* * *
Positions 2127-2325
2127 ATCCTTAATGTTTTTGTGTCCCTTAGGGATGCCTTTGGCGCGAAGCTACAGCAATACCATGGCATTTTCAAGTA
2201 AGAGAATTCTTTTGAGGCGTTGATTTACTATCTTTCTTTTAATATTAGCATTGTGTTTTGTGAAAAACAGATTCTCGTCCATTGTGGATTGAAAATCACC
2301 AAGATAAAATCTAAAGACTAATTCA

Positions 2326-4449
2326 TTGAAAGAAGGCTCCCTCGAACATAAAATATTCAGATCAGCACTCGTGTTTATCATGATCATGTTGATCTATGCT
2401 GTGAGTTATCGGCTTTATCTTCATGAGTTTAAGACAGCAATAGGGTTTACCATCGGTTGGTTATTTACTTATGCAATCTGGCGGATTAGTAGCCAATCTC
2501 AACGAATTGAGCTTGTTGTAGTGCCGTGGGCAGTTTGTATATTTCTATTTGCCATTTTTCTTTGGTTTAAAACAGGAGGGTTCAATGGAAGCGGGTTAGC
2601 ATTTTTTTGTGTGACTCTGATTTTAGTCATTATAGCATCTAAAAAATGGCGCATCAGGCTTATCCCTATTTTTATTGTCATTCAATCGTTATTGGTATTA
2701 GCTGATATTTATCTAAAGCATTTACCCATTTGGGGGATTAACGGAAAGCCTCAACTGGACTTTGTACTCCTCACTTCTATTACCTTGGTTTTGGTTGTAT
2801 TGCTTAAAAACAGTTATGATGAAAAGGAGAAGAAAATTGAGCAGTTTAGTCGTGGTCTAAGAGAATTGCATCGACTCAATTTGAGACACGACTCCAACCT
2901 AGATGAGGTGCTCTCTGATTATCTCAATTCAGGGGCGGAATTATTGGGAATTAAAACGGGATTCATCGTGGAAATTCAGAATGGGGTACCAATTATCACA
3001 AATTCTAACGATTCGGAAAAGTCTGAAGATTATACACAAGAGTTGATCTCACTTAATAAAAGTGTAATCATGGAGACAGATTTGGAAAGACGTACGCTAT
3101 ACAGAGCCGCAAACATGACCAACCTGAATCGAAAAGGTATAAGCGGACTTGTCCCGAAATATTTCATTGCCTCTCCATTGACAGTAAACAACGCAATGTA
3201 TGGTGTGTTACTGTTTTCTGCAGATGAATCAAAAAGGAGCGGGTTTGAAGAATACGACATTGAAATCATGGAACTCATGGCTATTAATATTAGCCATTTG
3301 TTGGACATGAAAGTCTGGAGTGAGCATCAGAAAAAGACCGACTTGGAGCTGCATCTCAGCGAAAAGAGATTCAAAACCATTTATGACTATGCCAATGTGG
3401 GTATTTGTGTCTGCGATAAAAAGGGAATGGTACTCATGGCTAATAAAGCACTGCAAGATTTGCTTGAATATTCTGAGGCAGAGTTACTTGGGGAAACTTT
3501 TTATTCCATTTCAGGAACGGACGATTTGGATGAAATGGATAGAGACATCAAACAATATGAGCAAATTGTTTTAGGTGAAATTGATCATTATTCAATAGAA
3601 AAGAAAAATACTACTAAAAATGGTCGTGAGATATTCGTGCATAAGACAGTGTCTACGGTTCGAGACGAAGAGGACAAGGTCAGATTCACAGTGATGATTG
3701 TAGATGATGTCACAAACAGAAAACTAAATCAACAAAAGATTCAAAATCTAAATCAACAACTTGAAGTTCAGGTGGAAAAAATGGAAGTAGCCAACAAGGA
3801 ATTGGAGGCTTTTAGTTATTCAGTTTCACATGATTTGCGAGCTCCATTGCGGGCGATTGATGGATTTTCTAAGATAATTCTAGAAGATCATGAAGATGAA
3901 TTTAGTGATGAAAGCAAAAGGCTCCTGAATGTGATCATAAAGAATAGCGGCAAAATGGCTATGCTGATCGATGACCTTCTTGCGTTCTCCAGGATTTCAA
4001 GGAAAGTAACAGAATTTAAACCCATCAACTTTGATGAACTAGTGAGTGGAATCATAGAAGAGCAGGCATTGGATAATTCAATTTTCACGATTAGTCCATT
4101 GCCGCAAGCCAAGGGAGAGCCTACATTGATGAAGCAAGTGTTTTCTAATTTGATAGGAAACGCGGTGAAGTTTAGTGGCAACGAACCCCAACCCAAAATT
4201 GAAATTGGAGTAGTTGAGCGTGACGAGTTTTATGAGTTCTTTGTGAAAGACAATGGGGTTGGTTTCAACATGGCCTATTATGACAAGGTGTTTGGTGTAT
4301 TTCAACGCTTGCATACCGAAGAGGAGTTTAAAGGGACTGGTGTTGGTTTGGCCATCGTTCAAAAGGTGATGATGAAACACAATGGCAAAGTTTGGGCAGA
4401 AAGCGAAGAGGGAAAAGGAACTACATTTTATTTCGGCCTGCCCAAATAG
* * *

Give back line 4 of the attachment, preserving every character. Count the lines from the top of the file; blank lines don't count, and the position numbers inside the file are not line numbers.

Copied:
2301 AAGATAAAATCTAAAGACTAATTCA